The article by Joe Wai Man Lok of Hong Kong emphasizes the factor of relaxation in Tai Chi. It is also mentioned by other authors in this issue. Of course, no two people are in the same place when it comes to relaxation. In fact, many begin Tai Chi studies because they want to become stronger and are unaware of the dynamics of relaxation.
Joe Lok practices Wudang San Feng Natural Style Tai Chi. His teacher is Wang Ping. He said that Wudang San Feng Natural specializes in Tai Chi, Xingyi, Bagua and Qigong. He learned qigong from Taoist Feng of Long Men Pai in Beijing over 10 years ago. He also learned Chen style from the elder son of Zhu Tian Cai of the Chen village.
He practices Tai Chi, Xingyi and Bagua and teaches full time in Hong Kong.
In Benjamin Lo's article about Robert W. Smith in this issue, he writes about Cheng Man-ch'ing emphazing “Stay Song” (stay relaxed.) He quotes Cheng as saying, “your whole body must stay relaxed.”
Many people have different degrees of tension in their legs, hips, waist, spine, shoulders and arms. One of the purposes of practice is to become aware of these tensions and to release them. This occurs over time and requires a sense of purpose to achieve some success. Unfortunately, many people limit their practice because they are not sure they will be secure if they do relax.But learning Tai Chi is learning to achieve different degrees of relaxation.
Robert W. Smith played an important role spreading knowledge of Tai Chi in the West through his teachings and books. When began studying with Cheng in 1959 he soon encountered Benjamin Lo who had already been studying with Cheng for many years. When Benjamin Lo came to the U.S. In 1974 they reconnected and this led to Lo being a co-translator of three English language publications, The essence of Tai Chi Chuan: The Literary Tradition; Cheng Tzu's Thirteen Treatises on T'ai Chi Ch'uan, and T'ai Chi Ch'uan Ta Wen: Questions and Answers on T'ai Chi Ch'uan.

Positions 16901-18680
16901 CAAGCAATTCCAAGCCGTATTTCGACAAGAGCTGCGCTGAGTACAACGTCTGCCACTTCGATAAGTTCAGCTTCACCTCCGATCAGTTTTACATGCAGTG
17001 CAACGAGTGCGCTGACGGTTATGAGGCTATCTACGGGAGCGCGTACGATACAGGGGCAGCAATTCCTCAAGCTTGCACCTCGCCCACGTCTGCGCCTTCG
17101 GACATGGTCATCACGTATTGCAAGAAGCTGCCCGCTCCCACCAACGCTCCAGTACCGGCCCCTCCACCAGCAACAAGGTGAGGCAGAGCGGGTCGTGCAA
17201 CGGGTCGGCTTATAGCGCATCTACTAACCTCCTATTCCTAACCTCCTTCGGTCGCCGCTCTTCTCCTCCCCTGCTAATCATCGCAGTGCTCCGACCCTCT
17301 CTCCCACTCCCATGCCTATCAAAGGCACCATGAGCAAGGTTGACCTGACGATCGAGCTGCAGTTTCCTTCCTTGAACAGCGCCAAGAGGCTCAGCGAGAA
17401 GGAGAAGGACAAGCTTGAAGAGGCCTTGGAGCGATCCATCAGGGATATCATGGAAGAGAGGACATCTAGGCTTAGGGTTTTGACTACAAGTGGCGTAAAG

Steve Doob writes about his experiences with the development of his dantian and his disappointment with the ensuing change in his waistline. Development of the dantian (field of energy) is an important physical center as well as cultural phenomenon.
The dantian consciousness helps to balance excess emotional and mental energy and create a more grounded sense of self. Not a bad exchange for a little bigger waistline.
The third installment of the article on Yang style forms is published in this issue. Liu Xi Wen gives some interesting insights into the evolution of the Yang style.
Jim Wickmann was a student of Choy Kam Man and was given permission to teach with a certificate in May 1976. His teacher's family introduced Tai Chi to the U.S., first in San Francisco in 1941 and branches were set up in Los Angeles and New York, according to Wen Shan Huang in his book “Fundamentals of Tai Chi Chuan.”Huang, while visiting in San Francisco, helped write at the request of Choy Hok-Peng, a “Declaration for the Institute.
In the 1970s, on a trip to San Francisco, I visited a class taught by Choy Kam Man in a “Y”. He was teaching a 54-form version of the Yang style on a summer night in a hot room filled with students. He had towels on his shoulder to absorb his sweat.
Wickmann tells of his own experiences learning Tai Chi—what worked and what didn't work. It is always interesting to compare different people's experiences. Wickmann gives some good advice for learning Tai Chi.
Dax Howard of Phoenix, AZ, give an interesting account of his experiences learning Tai Chi in China and the U.S.
There are a multitude of reasons why one might want to study Tai Chi and he gives interesting insights based on his experiences.